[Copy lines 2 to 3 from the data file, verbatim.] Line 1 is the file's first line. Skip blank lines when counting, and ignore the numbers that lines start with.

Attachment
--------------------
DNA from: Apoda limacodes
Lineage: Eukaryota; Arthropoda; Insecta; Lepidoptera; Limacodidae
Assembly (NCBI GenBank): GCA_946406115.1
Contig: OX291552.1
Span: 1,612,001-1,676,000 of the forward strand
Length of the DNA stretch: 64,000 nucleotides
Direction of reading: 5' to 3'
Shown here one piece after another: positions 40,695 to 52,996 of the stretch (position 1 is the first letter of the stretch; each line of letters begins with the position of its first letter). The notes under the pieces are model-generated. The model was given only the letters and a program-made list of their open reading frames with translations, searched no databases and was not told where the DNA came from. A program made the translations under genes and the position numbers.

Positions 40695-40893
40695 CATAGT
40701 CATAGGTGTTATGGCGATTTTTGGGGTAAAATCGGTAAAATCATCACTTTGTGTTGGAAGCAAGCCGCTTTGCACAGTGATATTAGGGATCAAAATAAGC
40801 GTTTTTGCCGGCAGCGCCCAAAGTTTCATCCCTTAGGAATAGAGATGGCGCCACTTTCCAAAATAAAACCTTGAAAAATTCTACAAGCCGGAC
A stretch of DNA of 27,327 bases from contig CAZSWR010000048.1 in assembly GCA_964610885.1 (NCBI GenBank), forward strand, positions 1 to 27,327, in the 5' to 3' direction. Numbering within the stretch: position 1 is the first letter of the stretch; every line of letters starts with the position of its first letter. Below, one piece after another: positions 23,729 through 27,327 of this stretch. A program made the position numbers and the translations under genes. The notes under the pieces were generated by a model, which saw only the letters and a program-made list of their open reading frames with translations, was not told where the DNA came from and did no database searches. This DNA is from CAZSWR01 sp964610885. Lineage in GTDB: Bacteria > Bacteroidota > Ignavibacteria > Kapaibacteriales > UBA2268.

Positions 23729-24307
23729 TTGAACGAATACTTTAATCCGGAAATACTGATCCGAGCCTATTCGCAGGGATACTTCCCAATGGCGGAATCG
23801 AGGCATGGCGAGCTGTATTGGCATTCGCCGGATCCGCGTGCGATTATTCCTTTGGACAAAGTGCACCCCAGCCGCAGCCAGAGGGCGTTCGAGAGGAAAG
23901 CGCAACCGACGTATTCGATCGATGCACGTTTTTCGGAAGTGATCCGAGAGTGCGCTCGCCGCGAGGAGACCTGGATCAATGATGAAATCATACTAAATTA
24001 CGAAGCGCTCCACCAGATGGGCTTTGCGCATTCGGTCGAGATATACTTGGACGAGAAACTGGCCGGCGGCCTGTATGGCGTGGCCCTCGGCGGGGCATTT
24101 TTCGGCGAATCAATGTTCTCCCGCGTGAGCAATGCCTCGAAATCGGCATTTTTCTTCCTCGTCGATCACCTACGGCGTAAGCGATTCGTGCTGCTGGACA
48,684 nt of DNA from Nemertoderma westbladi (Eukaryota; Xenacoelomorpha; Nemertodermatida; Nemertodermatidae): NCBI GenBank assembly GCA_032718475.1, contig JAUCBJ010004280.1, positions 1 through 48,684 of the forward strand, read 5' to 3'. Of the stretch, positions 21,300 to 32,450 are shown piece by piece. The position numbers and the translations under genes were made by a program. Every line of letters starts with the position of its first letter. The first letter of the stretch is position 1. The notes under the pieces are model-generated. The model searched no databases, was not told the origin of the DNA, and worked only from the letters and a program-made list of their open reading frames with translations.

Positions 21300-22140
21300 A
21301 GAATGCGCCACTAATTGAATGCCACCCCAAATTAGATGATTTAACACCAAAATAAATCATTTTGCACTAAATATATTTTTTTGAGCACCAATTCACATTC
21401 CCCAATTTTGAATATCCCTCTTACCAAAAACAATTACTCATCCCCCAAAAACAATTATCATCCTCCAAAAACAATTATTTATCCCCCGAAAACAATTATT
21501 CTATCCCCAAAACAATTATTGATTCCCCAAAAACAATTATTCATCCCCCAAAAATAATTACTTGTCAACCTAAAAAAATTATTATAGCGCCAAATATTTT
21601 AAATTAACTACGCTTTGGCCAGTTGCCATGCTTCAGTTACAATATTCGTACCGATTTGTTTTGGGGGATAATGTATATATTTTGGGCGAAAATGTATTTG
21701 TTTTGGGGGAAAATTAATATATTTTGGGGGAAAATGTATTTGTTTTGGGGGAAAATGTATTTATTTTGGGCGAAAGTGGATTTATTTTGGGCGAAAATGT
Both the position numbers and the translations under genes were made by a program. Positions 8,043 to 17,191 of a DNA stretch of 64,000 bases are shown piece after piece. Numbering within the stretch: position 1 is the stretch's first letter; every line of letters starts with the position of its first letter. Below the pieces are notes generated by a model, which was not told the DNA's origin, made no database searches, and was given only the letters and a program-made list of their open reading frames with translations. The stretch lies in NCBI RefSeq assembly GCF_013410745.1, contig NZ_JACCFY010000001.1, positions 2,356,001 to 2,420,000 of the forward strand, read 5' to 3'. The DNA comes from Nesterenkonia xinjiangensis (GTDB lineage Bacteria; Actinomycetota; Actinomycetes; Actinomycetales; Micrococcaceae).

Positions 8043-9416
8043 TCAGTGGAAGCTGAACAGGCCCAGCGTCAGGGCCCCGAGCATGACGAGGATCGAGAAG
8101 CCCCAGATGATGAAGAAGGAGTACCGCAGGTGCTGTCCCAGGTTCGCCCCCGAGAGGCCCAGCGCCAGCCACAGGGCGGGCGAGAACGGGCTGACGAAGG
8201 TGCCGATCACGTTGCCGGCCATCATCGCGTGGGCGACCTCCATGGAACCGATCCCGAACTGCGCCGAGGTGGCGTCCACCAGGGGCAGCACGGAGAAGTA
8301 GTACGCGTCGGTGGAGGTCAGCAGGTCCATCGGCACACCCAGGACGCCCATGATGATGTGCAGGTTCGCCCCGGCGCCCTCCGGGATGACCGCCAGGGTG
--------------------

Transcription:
Lineage: Eukaryota; Arthropoda; Insecta; Lepidoptera; Limacodidae
Assembly (NCBI GenBank): GCA_946406115.1